I think Mario’s success lies in the fact that all Super Mario games are vastly similar, yet all very different at the same time. They all follow the same format. Bowser, king of the Koopas, steals Princess Peach. Mario then needs to recover her from his clutches by jumping on things, to a great degree. Since Super Mario 64, the element of ‘power stars’ has been introduced, where to progress, Mario has to collect said stars by completing ‘missions’, as it were, but his focus is still the same. Mario games never overburden you with a complex plot, which makes the games ideal for jumping in and out of the action, even months apart. As a result, our expectations are controlled, which is really quite vital in producing and maintaining a winning series of games. We know exactly what to expect (perhaps, however, not how to expect it), and for this reason, I’d wager the majority of people are supremely satisfied with each iteration of the Super Mario saga. Each Super Mario title involves, amongst other things, a great deal of jumping. You pick up different caps, which each endow you with a different ability. You stomp on a generally well-established cast of enemies. You also know exactly where you are, all the time. I mean this in more senses than one. All of the enemies, and indeed, most of the characters in the games are instantly recognisable. This also applies to the power-ups (you know what a 1UP mushroom looks like and does, or even what a 1UP mushroom is), and to a large extent, the music. True, the signature title theme has been pushed off the title screen, into other areas of the most recent games, but generally it’s a delight to hear new, revamped versions of the tunes that accompanied our goomba stomping right from the start.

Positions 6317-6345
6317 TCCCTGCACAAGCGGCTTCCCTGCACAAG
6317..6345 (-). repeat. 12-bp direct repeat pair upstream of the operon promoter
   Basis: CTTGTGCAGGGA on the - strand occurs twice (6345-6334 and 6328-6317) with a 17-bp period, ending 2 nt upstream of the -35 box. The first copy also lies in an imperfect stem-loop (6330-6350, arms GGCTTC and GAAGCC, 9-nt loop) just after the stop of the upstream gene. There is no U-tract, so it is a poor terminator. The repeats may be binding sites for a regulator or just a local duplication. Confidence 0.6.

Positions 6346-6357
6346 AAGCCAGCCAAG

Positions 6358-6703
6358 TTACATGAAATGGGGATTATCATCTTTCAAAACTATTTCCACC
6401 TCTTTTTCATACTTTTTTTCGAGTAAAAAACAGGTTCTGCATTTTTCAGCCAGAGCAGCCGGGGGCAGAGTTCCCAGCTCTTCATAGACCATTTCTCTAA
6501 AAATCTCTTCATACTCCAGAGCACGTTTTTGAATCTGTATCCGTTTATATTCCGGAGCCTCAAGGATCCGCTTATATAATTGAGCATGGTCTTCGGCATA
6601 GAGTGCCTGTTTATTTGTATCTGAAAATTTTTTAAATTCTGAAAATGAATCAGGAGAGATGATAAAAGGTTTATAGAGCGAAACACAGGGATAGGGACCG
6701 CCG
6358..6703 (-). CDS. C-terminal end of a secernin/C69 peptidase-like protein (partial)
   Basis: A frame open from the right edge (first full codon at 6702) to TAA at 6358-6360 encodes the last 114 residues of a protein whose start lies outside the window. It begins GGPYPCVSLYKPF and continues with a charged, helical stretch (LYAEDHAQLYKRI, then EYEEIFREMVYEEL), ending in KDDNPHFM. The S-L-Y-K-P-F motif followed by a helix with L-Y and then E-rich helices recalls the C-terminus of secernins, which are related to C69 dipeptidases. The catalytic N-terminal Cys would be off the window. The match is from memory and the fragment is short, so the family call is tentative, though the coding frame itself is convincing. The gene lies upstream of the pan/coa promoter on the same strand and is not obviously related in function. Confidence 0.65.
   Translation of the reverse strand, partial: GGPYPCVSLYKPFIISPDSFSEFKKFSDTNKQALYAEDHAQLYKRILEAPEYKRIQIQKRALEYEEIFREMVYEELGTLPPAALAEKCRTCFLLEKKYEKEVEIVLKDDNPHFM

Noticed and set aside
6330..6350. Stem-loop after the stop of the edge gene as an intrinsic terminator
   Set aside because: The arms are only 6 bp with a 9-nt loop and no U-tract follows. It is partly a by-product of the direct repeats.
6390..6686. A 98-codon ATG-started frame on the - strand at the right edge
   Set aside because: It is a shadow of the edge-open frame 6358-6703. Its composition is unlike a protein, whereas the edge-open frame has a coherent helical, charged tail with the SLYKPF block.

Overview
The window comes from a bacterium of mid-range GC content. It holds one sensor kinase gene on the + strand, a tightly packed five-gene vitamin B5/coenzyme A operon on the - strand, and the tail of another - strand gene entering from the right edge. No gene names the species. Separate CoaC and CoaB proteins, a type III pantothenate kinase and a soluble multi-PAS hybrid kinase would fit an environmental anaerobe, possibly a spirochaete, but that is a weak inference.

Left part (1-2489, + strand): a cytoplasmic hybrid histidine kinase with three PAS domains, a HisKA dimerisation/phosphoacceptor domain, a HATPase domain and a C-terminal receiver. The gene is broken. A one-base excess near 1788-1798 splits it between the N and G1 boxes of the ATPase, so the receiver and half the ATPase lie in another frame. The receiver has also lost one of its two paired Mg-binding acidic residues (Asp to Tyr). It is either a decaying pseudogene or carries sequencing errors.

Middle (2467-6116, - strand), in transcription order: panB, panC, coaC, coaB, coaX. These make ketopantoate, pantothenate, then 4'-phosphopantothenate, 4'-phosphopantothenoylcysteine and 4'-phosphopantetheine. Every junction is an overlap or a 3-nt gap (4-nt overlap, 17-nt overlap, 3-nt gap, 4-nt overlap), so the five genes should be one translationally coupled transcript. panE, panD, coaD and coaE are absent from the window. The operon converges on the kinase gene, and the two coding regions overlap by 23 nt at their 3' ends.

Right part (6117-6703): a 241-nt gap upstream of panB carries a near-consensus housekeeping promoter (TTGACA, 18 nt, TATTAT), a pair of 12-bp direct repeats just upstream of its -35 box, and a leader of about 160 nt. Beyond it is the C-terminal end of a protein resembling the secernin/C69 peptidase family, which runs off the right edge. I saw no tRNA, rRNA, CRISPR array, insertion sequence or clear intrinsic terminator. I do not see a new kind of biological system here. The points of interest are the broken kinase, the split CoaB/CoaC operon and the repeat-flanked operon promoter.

Courtesy of 1UP.

Luigi returns, along with Yoshi, in Super Mario Galaxy 2. How awesome does this look?

That’s not to say that the series has gone stale, which is nonsense. Every successive Super Mario game seems to develop the wonderful Mario formula in some way, most recently sending him into space. The thing I’m actually most excited about in the impending Super Mario Galaxy 2 is the return of Yoshi, who we haven’t properly seen in years, not counting the strange, juice-vomiting yoshis of Super Mario Sunshine. Even with rampant innovation, the core elements that made the series a success still remain, however, and this is something that Nintendo realised very early on. It’s also something that all developers could learn from. If you’ve got something good going for you, stick with it, please.

That’s why I love Super Mario.

If you haven’t seen Nintendo’s awesome YouTube channel already, which is updated regularly with mini-trailers for Super Mario Galaxy 2, in anticipation of its release, then take a look!

Advertisements


Leave a Reply

Fill in your details below or click an icon to log in:

WordPress.com Logo

You are commenting using your WordPress.com account. Log Out / Change )

Twitter picture

You are commenting using your Twitter account. Log Out / Change )

Facebook photo

You are commenting using your Facebook account. Log Out / Change )

Google+ photo

You are commenting using your Google+ account. Log Out / Change )

Connecting to %s